Cassini's grand finale: a death dive into Saturn

The Cassini mission proves that robotic spacecraft are the true explorers of our solar system.

The Cassini mission proves that robotic spacecraft are the true explorers of our solar system

The robotic Cassini spacecraft captured this majestic image of Saturn as it drifted in giant planet's shadow for about 12 hours in 2006 and looked back toward the eclipsed Sun. Far in the distance, at the left, just above the bright main rings, is the almost ignorable pale blue dot of Earth. (Cassini Imaging Team, SSI, JPL, ESA, NASA)

After 12 years orbiting the planet Saturn, the Cassini spacecraft is beginning a final series of daring manoeuvres that will carry it through the rings and end with a suicide plunge into the planet itself. It will be the culmination of one of the most successful planetary missions of all time.

Saturn is a favourite subject for backyard astronomers, where even a medium-sized telescope can pick out the gleaming rings floating freely around the brownish ball of the planet.

Several spacecraft have flown past Saturn, revealing the rings as trillions of ice particles and snowballs, most the size of your fist or your head — some as big as houses — that are orbiting together around the planet's equator in the largest and flattest single structure in the solar system. To travel from the outside edge of the rings across the planet to the other outside edge is 282,000 kilometres. That's three-quarters the distance between the Earth and the Moon. Yet this immense flying snowstorm is only about one kilometre thick. 

NASA's Cassini spacecraft captured the images that make up this mosaic on July 23, 2008 at a distance of approximately 1.1 million kilometres from Saturn. (NASA/JPL/Space Science Institute)

Cassini and its predecessor, Voyager, have seen how the rings are actually thousands of narrow ringlets, each inside the other, like the grooves on a vinyl record. There are also gaps caused by tiny moons embedded within the ring particles that act as shepherds, using their gravitational pull to herd the snowballs into orderly lines. In fact, the spacecraft itself is named after Italian astronomer Jean-Domenique Cassini who, in 1675, was the first to see the largest gap in the rings, now called the Cassini Division.

In addition to the rings and the gas giant planet, Cassini examined the many moons in the Saturn system, (around 60 in total), finding ice geysers and an underground ocean on Enceladus, as well as liquid methane lakes on Titan, a moon larger than the planet Mercury and the only moon with an atmosphere denser than that on Earth.

The Huygens probe was delivered to Saturn's moon Titan, which has a thick atmosphere, by the Cassini spacecraft. (ESA/NASA/JPL/University of Arizona)

Hitchhiking a ride on the Cassini mission was a European probe named Huygens, which penetrated all the way through Titan's atmosphere and made the first successful landing on a moon of another planet.

But now the mission is drawing to a close as the spacecraft runs out of manoeuvring fuel, so in a grand finale, the scientists are getting more daring, with a series of moves that were considered too dangerous before. First will be 20 close passes by the outer edges of the rings, which should show them in more detail than ever before, including close-ups of several shepherd moons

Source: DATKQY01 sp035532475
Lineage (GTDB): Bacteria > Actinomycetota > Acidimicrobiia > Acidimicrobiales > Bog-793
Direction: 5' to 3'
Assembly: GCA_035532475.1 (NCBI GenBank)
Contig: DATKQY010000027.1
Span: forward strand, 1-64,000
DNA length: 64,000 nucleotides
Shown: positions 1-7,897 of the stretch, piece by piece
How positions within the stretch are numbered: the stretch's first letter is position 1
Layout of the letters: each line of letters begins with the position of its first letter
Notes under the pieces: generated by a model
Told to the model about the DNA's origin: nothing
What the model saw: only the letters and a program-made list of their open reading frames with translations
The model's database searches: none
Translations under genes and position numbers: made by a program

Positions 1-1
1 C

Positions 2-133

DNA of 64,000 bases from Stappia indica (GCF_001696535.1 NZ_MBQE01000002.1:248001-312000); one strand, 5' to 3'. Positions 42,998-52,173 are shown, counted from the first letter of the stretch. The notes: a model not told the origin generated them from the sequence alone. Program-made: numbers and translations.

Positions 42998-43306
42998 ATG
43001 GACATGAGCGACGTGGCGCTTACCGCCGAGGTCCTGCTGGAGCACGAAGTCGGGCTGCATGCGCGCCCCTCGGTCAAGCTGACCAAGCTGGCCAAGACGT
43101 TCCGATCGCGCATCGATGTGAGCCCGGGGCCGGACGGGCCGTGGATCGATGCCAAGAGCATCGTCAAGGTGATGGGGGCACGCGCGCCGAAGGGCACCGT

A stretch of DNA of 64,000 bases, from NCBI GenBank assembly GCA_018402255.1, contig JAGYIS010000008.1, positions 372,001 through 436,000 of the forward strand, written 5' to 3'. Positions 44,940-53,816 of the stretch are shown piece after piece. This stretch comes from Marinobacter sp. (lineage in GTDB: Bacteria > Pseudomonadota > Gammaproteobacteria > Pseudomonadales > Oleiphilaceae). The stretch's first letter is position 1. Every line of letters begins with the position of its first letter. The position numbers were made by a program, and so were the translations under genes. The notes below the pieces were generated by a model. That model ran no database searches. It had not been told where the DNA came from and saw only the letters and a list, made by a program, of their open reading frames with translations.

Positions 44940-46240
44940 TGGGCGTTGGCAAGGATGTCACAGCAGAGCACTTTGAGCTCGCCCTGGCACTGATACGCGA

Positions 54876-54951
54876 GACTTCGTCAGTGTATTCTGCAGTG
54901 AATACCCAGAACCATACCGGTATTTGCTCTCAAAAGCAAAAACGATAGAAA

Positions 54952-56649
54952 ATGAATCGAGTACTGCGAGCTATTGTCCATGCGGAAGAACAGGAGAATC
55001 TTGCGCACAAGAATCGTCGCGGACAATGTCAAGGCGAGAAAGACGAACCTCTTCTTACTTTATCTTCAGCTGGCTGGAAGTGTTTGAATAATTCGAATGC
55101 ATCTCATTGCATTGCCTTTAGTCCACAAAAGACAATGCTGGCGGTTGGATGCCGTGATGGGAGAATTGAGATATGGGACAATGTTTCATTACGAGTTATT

The risk of flying close to the rings is there could be particles in regions that look like empty gaps that could damage the spacecraft as it passes through at high speed. However, it is also an opportunity for instruments on Cassini to directly sample the ring material, which has never been done.

Then, next April, there will be an even riskier flight through the gap between the rings and the planet, where Cassini will pass within 1,628 kilometres of the Saturn's swirling cloud tops, closer than any spacecraft has flown before.

Finally, next September, Cassini will make its final death plunge into Saturn's atmosphere, recording data as long as possible before it disintegrates in a blaze of glory like a meteor. This move is to make sure the spacecraft doesn't drift around the Saturn system and possibly crash into and potentially contaminate Titan or Enceladus, both biologically interesting worlds, with any hardy microbe stowaway. 

The pictures from these close flybys should be spectacular. It would be quite a view riding along with Cassini as it approaches the broad expanse of the rings from above, watching them disappear for an instant as you see them edge on, then get a completely different view from the undersides with the sun shining through the icy particles making all kinds of rainbow effects. All this with mighty Saturn, 764 times the volume of Earth, with hurricane-force winds ripping through swirling clouds, hanging majestically off your shoulder.

Cassini's final orbits will bring the closest views of Saturn since the spacecraft's arrival in 2004. (NASA Jet Propulsion Laboratory)

The Cassini mission has shown once again how robotic spacecraft are the true explorers of our solar system. These intrepid, spindly contraptions can survive for decades in the harsh environment of space, and venture into hazardous regions where humans cannot possibly go. They are doing an early reconnaissance of the other worlds in the sun's family, mapping the way for future astronauts. And they do it at one-tenth to one-hundredth the cost of sending people.

Robotic missions are true adventurers; going somewhere we've never been just to see what's out there. That alone is worth the trouble.


Bob McDonald is the host of CBC Radio's award-winning weekly science program, Quirks & Quarks. He is also a science commentator for CBC News Network and CBC-TV's The National. He has received 12 honorary degrees and is an Officer of the Order of Canada.